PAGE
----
Monday, December 10, 2012

International Human Rights Day 2012: Inclusion and Participation

For Immediate Press Release
10th December 2012,
Statement on the International Human Rights Day

The year I948 saw the adoption of the Universal Declaration on Human Rights by the United Nations, just immediately after the end of the World War II. Since 1950, the International Human Rights Day has been marked to show solidarity for the human rights of all persons.

Fifty-two years after independence and a decade, three years after the return to democracy, Nigeria as a country is yet to come to the realization of the potentials of what human rights respect and recognition can do in moving forward our development agenda. Human Rights they say are inalienable rights that are entitled to every human being irrespective of sex, gender, race, religion, tribe and other status.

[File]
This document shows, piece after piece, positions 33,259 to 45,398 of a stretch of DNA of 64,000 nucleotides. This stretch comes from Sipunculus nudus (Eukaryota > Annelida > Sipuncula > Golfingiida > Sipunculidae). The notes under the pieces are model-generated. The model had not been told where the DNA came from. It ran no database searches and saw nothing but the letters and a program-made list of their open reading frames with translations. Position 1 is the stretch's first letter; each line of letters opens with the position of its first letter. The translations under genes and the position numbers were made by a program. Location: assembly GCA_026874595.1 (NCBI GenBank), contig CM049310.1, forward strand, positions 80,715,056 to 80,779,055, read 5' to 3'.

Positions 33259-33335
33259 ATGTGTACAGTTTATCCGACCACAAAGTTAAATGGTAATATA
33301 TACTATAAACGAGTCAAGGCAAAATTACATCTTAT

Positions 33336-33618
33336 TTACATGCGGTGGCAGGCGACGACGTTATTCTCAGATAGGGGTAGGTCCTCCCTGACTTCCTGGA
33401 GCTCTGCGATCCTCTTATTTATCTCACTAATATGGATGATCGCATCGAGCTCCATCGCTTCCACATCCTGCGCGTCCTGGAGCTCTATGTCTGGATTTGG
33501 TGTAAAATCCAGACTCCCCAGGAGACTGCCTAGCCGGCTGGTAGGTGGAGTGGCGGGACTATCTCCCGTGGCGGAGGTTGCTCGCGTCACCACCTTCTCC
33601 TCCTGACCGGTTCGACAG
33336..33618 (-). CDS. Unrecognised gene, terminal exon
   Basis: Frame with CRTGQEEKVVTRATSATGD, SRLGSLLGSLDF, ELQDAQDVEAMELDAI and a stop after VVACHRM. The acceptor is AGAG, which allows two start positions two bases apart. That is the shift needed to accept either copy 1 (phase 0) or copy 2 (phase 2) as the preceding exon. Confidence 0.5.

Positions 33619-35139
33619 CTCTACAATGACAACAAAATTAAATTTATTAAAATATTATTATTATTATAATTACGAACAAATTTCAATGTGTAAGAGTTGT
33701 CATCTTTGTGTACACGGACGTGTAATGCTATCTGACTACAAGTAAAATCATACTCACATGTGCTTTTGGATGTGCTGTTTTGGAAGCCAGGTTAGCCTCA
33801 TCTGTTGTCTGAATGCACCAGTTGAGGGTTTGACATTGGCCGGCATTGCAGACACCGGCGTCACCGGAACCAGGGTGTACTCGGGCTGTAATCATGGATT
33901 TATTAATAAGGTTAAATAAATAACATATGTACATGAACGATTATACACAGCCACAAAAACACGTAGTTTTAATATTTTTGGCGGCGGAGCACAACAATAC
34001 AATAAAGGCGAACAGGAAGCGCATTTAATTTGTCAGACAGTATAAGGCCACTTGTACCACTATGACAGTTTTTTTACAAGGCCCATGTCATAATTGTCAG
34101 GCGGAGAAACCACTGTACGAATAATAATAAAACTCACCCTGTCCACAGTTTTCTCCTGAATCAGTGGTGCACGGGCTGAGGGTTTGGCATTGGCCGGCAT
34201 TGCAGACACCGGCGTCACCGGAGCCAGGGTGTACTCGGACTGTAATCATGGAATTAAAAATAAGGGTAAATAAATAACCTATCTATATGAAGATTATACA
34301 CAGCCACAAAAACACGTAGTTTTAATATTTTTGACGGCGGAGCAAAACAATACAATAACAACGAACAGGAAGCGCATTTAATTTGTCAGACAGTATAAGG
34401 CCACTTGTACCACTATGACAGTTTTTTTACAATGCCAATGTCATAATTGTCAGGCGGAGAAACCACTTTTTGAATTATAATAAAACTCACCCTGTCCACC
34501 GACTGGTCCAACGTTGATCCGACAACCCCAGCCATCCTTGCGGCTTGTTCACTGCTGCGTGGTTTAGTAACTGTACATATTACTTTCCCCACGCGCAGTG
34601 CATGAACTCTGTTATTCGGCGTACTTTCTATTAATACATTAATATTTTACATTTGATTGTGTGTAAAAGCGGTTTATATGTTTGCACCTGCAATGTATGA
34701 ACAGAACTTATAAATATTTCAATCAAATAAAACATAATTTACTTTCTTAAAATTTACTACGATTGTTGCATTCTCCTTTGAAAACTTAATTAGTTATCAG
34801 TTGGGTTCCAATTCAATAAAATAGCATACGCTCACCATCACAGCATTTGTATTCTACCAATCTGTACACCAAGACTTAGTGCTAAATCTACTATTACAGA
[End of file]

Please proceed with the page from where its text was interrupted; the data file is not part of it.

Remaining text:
Since 2006, there have been propositions from the corridors of power to criminalize the identities and behaviour of a small section of the population. Queer Alliance uses this day to call the attention of all Nigerians to human rights issues, especially those which are deemed controversial and with push for penalization and criminalization from religious quarters on issues do not conform to hetero-normativity. We, therefore as an organization stand in the gap for those that we represent and serve, to call for the respect and recognition or rights in the context of sexual orientation and gender identity.

Nigeria is signatory to various international covenants and treaties that protect from discrimination on the grounds of sexual orientation and gender identity. Notable amongst these treaties are the Universal Declaration of Human Rights, International Covenant on Economic, Social and Cultural Rights, Convention on the Elimination of Violence against Women, Covenant against Torture, African Charter on Human and Peoples Rights. With the exception of the African Charter on Human and Peoples Rights, every other covenant signed and ratified by the government of Nigeria in accordance with international jurisprudence protects from discrimination on the grounds of sexual orientation and gender identity. Just recently, the United Nations also voted to give protection on the ground of sexual orientation and gender identity in matters of extra-judicial killings.